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Intestinal alkaline phosphatase preserves the normal homeostasis of gut microbiota
  1. M S Malo1,
  2. S Nasrin Alam1,
  3. G Mostafa1,
  4. S J Zeller2,
  5. P V Johnson2,
  6. N Mohammad1,
  7. K T Chen1,
  8. A K Moss1,
  9. S Ramasamy1,
  10. A Faruqui1,
  11. S Hodin1,
  12. P S Malo1,
  13. F Ebrahimi1,
  14. B Biswas1,
  15. S Narisawa3,
  16. J L Millán3,
  17. H S Warren4,
  18. J B Kaplan5,
  19. C L Kitts6,
  20. E L Hohmann2,
  21. R A Hodin1
  1. 1Department of Surgery, Massachusetts General Hospital, Harvard Medical School, Massachusetts, USA
  2. 2Infectious Disease Division, Department of Medicine, Massachusetts General Hospital, Harvard Medical School, Massachusetts, USA
  3. 3Sanford Children's Health Research Center, Sanford-Burnham Medical Research Institute, California, USA
  4. 4Infectious Disease Unit, Departments of Pediatrics and Medicine, Massachusetts General Hospital, Harvard Medical School, Massachusetts, USA
  5. 5Department of Oral Biology, New Jersey Dental School, New Jersey, USA
  6. 6Environmental Biotechnology Institute, California Polytechnic State University, California, USA
  1. Correspondence to M S Malo, Department of Surgery, Massachusetts General Hospital, Jackson 812, 55 Fruit Street, Boston, MA 02114, USA; mmalo{at}


Background and aims The intestinal microbiota plays a critical role in maintaining human health; however, the mechanisms governing the normal homeostatic number and composition of these microbes are largely unknown. Previously it was shown that intestinal alkaline phosphatase (IAP), a small intestinal brush border enzyme, functions as a gut mucosal defence factor limiting the translocation of gut bacteria to mesenteric lymph nodes. In this study the role of IAP in the preservation of the normal homeostasis of the gut microbiota was investigated.

Methods Bacterial culture was performed in aerobic and anaerobic conditions to quantify the number of bacteria in the stools of wild-type (WT) and IAP knockout (IAP-KO) C57BL/6 mice. Terminal restriction fragment length polymorphism, phylogenetic analyses and quantitative real-time PCR of subphylum-specific bacterial 16S rRNA genes were used to determine the compositional profiles of microbiotas. Oral supplementation of calf IAP (cIAP) was used to determine its effects on the recovery of commensal gut microbiota after antibiotic treatment and also on the colonisation of pathogenic bacteria.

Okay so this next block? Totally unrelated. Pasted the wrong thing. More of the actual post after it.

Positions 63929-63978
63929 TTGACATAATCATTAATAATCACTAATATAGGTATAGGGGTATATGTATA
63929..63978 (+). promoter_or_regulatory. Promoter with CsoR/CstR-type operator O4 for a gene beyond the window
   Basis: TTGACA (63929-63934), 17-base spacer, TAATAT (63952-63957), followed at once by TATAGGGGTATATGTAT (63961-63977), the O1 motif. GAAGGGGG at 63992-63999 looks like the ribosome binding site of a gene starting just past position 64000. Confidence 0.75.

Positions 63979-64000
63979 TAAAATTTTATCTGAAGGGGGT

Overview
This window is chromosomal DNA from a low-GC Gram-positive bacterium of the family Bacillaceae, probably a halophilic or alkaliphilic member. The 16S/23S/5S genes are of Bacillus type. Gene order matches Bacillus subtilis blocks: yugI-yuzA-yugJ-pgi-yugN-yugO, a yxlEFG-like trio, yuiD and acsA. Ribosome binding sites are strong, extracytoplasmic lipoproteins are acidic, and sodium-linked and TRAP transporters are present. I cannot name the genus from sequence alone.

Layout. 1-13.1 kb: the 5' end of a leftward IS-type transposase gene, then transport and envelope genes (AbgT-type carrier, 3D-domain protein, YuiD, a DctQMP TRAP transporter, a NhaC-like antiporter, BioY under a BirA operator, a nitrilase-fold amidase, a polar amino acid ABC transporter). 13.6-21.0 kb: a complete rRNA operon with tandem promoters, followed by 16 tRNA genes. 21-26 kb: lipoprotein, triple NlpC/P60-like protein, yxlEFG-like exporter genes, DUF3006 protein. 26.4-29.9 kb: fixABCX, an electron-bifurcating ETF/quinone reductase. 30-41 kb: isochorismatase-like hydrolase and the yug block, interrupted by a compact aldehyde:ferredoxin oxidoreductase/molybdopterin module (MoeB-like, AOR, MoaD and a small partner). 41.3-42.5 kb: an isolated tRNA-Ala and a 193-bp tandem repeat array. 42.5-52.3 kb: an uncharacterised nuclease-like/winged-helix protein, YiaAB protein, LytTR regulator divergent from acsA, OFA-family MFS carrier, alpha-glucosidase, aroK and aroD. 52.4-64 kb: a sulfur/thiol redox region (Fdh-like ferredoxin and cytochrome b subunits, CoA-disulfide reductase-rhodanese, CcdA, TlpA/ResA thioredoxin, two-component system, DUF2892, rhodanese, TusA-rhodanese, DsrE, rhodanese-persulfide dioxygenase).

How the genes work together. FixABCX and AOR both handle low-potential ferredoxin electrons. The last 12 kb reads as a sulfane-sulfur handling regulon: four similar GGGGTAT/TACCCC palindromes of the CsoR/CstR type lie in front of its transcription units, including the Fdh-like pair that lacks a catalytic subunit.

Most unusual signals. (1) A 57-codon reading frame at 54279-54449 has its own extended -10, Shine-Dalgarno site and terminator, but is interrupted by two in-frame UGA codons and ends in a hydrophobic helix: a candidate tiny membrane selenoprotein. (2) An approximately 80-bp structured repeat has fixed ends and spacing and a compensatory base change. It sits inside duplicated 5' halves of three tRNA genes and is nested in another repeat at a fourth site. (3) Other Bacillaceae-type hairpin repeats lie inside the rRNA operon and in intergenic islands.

Results IAP-KO mice had dramatically fewer and also different types of aerobic and anaerobic microbes in their stools compared with WT mice. Oral supplementation of IAP favoured the growth of commensal bacteria, enhanced restoration of gut microbiota lost due to antibiotic treatment and inhibited the growth of a pathogenic bacterium (Salmonella typhimurium).

Conclusions IAP is involved in the maintenance of normal gut microbial homeostasis and may have therapeutic potential against dysbiosis and pathogenic infections.

  • Antibiotic-associated diarrhoea
  • gut mucosal defence
  • inflammation
  • lipopolysaccharides
  • microbes
  • Salmonellosis
  • antibiotic therapy
  • bacterial pathogenesis
  • gut inflammation
  • IBD
  • Salmonella

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  • Funding This work was supported by NIH grants R01DK050623 and R01DK047186 to RAH, a Junior Faculty Award to MSM from the MGH Department of Surgery and a Grand Challenge Exploration Grant from the Bill and Melinda Gates Foundation to MSM.

  • Competing interests None.

  • Provenance and peer review Not commissioned; externally peer reviewed.

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